Ecology of Gadus morhua
Main Ref. Cohen, D.M., T. Inada, T. Iwamoto and N. Scialabba, 1990
Marine - Neritic
  • supra-littoral zone
  • littoral zone
  • sublittoral zone
Marine - Oceanic
  • epipelagic
  • mesopelagic
  • epipelagic
  • abyssopelagic
  • hadopelagic
  • estuaries/lagoons/brackish seas
  • mangroves
  • marshes/swamps
  • rivers/streams
  • lakes/ponds
  • caves
  • exclusively in caves
Highighted items on the list are where Gadus morhua may be found.
Remarks Opportunistic predator that forages mainly at dawn and dusk (Refs. 1371, 46189). Larvae feed mainly on zooplankton while juveniles prey predominantly on benthic crustaceans; adults feed mainly on zoobenthos and fish (Refs. 5743, 9604, 26813) including juvenile cod. Fish prey becomes more common in the diet with increasing body size (Refs. 1371, 89387). Adults may cover large distances during the feeding period (Ref. 89387). Young cod are also preyed upon by different fish species and octopus. Adult cod are prey items of top predators like sharks, rays, whales, dolphins, seals, and sea birds (Refs. 9023, 9581, 26954, 43651, 45735). In the Baltic it grows up to 5 kg weight in 7-8 years; in the North Sea it reaches 8 kg in the same time span . Natural mortality for adults of both stocks is assumed to be around M=0.2, resulting in a mean adult life expectancy and mean duration of the reproductive phase of 5 years (Ref. 88171). Parasites of the species include protozoans (trypanosome), myxosporidians, monogeneid, trematodes, cestodes, nematodes, acanthocephalan, hirudinid and copepods (Ref. 5951).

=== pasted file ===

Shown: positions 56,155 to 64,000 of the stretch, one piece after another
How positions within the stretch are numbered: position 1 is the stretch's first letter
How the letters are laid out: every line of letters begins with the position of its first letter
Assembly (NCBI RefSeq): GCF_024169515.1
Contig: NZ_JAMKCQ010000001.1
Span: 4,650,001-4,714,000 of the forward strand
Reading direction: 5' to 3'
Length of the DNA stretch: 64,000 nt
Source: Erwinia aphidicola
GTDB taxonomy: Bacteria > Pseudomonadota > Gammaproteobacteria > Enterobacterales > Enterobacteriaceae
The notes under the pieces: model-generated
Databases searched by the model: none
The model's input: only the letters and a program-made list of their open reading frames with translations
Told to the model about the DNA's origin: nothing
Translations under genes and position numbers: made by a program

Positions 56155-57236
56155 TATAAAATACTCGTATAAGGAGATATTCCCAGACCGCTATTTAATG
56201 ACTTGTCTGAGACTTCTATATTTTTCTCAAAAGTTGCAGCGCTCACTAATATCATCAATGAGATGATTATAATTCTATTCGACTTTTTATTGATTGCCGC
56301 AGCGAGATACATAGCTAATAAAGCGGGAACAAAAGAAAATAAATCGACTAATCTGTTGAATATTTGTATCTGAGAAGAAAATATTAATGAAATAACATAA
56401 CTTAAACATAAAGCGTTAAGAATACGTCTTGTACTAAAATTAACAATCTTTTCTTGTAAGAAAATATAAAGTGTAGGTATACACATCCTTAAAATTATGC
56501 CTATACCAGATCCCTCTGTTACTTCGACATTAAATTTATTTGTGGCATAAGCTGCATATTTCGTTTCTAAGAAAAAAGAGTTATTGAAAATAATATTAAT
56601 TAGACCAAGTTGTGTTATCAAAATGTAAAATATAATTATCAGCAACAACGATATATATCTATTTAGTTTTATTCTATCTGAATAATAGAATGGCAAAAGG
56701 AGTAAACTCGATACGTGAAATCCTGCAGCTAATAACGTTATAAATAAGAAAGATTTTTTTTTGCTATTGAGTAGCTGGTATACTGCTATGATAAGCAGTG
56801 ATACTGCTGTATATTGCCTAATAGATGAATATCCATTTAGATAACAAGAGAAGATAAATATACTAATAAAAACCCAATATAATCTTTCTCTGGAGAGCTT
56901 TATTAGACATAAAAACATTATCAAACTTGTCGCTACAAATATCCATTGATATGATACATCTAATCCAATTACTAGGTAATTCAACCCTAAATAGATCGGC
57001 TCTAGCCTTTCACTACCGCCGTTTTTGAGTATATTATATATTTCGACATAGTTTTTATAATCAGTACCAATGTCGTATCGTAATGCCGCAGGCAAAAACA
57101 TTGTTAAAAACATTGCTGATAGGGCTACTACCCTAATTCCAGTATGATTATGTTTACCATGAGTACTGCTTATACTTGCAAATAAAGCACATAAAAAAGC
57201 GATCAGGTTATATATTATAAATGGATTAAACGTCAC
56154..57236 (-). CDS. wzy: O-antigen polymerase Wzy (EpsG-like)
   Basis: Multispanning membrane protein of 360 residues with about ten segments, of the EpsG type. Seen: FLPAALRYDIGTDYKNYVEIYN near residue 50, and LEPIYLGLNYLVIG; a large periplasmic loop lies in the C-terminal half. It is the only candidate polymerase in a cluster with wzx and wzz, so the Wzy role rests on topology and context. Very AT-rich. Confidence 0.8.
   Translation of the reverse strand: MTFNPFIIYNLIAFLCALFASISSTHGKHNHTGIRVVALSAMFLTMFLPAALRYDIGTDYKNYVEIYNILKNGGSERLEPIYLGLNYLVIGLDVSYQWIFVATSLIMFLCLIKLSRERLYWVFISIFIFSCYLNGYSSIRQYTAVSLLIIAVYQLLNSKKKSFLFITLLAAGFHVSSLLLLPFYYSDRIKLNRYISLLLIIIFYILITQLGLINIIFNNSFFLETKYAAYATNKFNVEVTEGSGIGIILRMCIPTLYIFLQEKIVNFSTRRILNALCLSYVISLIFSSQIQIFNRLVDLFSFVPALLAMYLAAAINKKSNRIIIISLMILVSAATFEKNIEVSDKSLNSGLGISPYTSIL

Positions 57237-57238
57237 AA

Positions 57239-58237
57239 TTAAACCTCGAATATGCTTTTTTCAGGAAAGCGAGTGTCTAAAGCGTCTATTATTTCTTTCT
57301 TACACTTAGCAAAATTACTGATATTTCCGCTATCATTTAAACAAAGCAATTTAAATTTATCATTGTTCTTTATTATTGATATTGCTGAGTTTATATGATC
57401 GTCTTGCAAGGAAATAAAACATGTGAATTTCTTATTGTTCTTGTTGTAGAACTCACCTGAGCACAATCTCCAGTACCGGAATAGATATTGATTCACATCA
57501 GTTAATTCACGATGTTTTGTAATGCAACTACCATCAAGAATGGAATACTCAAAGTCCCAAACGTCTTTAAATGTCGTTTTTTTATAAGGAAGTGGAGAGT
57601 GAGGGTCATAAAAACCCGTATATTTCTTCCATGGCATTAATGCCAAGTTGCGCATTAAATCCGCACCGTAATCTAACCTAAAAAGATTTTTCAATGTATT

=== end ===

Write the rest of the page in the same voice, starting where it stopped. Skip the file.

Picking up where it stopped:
Substrate Soft Bottom Hard Bottom: rocky;
Substrate Ref.
Special habitats Beds: sea grass;
Special habitats Ref.


Associations schooling;
Associated with
Association remarks Generally considered a demersal fish although its habitat may become pelagic under certain hydrogrphic conditions, when feeding or spawning. There is some evidence that cod leave the bottom and school pelagically to spawn in preferred temperatures when bottom tempetatures are unsuitable. Gregarious during the day, forming compact schools that swim between 30-80 m above the bottom, and scatter at night (Ref. 1371). Schooling behavior may be adaptive for feeding. Reproductive behavior during spawning involves the circling of a female often by only one male per spawning bout (Ref. 86779).


Feeding type mainly animals (troph. 2.8 and up)
Feeding type ref Nordeide, J.T. and J.H. Fosså, 1992
Feeding habit hunting macrofauna (predator)
Feeding habit ref Nordeide, J.T. and J.H. Fosså, 1992
Trophic level(s)
Original sample Unfished population Remark
Estimation method Troph s.e. Troph s.e.
From diet composition 4.09 0.18 4.34 0.72 Troph of adults from 7 studies.
Ref. dos Santos, J. and S. Falk-Petersen, 1989
From individual food items 4.29 1.00 Trophic level estimated from a number of food items using a randomized resampling routine.
(e.g. 346)
(e.g. cnidaria)
Entered by Luna, Susan M. on 10.17.91
Modified by Hilomen, Teresa on 02.06.14
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